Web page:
Copyright © 2020 Albuquerque Journal
With a pandemic forcing many people to work from home, some Albuquerque officials are wondering if that is a logical place for some in the city’s workforce to stay long term.
The Albuquerque City Council last week asked for a cost-benefit analysis of a telecommuting model for city employees in jobs that do not face the public.
Councilor Klarissa Peña, who co-sponsored the legislation with Lan Sena, said it is worth considering, based on the feedback she said she has heard recently from city employees who are temporarily working from home due to coronavirus.
“Folks are saying they feel it’s been pretty productive,” she said in an interview. “They feel they’re able to get more things done.”
The duo’s resolution cleared City Council on a unanimous vote Monday. It calls on the city’s Office of Management and Budget to evaluate partial and complete teleworking models for the city, taking into account which positions are suitable, as well as any possible savings and costs associated with a more remote workforce.
The analysis, which would be due Aug. 1, will also explore the “potential for conversion” of some full-time positions to part-time based on efficiencies, something Councilor Brook Bassan questioned before ultimately voting for the analysis.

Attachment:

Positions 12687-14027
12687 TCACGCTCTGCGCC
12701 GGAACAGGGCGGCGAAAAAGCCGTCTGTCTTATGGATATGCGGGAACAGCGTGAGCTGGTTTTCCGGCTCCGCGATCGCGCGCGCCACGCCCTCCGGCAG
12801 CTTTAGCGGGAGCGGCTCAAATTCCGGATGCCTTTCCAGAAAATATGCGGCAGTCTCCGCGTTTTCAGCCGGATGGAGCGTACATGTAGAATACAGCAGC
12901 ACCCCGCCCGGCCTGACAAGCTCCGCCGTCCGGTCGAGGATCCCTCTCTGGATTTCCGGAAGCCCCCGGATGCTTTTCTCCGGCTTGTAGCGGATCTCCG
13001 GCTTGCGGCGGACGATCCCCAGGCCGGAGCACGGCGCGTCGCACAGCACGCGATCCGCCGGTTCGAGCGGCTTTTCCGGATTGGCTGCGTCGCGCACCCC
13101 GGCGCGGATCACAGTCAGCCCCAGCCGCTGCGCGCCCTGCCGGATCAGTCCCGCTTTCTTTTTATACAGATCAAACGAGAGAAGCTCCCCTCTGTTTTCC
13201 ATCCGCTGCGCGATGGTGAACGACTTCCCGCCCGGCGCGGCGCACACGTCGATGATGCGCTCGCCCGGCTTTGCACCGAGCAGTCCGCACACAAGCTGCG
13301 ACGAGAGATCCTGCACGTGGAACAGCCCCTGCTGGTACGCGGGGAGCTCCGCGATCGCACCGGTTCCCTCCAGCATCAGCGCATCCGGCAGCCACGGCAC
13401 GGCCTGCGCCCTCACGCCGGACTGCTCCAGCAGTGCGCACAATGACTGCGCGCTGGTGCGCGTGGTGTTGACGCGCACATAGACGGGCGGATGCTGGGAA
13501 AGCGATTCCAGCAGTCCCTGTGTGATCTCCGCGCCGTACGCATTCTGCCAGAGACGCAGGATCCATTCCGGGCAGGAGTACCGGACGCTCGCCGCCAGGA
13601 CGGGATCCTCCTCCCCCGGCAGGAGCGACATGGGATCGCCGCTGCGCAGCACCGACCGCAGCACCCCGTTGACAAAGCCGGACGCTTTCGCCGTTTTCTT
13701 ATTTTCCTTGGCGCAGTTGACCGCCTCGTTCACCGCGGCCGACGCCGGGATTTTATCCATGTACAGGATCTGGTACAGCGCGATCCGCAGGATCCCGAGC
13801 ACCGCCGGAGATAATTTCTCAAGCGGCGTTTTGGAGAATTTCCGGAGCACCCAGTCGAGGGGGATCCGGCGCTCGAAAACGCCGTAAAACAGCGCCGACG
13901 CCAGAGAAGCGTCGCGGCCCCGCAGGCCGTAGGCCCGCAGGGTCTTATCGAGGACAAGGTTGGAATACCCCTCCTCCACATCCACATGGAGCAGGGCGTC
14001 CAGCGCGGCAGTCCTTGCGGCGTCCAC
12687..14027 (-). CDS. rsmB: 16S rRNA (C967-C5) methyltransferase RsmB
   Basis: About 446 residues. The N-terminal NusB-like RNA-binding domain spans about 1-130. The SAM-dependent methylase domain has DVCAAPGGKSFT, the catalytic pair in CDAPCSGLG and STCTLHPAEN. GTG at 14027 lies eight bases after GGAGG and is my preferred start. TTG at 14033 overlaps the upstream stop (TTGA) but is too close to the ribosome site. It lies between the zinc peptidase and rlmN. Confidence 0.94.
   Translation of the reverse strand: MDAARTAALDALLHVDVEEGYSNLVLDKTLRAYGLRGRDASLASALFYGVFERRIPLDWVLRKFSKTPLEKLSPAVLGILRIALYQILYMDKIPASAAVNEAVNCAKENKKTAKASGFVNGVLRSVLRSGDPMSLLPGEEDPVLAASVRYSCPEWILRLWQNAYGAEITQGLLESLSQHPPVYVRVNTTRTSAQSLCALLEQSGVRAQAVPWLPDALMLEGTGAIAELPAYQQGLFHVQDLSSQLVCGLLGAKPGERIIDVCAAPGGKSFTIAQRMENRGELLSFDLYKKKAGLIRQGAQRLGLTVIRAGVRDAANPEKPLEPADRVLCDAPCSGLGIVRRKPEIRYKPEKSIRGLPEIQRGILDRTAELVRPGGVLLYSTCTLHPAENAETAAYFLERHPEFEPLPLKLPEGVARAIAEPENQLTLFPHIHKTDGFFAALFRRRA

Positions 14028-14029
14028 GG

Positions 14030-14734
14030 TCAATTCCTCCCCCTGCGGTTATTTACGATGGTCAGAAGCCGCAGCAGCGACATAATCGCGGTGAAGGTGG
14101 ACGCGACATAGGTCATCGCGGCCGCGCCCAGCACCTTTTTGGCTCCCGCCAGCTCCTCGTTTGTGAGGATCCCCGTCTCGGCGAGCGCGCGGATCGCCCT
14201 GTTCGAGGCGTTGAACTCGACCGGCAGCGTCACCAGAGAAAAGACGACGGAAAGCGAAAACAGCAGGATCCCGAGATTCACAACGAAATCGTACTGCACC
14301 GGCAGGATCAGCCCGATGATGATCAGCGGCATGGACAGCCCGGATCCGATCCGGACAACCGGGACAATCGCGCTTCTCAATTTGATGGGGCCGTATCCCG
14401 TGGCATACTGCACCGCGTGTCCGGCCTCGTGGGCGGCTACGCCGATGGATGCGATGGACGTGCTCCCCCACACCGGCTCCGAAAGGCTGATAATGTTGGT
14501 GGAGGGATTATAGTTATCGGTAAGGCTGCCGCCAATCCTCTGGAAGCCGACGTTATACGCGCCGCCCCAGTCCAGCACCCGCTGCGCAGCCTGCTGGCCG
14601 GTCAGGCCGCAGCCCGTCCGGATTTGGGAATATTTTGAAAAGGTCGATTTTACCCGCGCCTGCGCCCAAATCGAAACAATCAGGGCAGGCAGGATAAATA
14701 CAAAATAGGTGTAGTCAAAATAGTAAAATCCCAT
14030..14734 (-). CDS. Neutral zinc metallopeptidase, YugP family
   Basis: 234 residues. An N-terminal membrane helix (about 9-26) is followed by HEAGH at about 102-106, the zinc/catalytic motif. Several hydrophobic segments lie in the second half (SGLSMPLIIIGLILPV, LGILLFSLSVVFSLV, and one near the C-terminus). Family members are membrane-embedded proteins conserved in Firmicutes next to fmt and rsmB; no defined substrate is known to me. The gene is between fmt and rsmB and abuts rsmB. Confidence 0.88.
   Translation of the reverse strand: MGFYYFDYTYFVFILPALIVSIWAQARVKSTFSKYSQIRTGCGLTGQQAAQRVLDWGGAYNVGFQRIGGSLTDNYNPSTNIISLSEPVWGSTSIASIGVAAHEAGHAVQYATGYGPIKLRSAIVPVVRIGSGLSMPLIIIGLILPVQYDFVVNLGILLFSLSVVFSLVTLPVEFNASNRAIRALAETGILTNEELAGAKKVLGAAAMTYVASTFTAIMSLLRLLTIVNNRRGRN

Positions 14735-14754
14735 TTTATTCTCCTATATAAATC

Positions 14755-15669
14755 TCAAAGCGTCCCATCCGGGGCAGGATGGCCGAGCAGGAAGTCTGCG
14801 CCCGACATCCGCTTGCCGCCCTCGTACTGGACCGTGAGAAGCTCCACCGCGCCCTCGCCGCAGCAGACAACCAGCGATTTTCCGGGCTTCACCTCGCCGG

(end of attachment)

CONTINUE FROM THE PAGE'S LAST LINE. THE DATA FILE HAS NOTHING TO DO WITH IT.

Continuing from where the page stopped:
“It’s a little challenging to think about doing more job cuts,” she said before the vote.
The analysis should be available as the city is completing its fiscal year 2021 budget, and sponsors stressed that it was merely a way to bring more information to the table.
“It is just a study to analyze the current situation and what we could be doing in terms of savings – just a better scope … and tool to make these important decisions,” Sena said during the meeting.
Sarita Nair, the city’s chief administrative officer, noted Monday that only a small portion – about 10% – of the city’s roughly 6,000-person workforce is actually telecommuting, even now. Many, such as code inspectors and parks maintenance workers, work in a “remote dispatch” setup.
But Nair said she supported the idea of a telecommuting analysis, particularly because Bernalillo County employees are slated to leave the shared city-county building next year in favor of new county headquarters.
“It’s a good time to think about reallocation of space,” Nair said.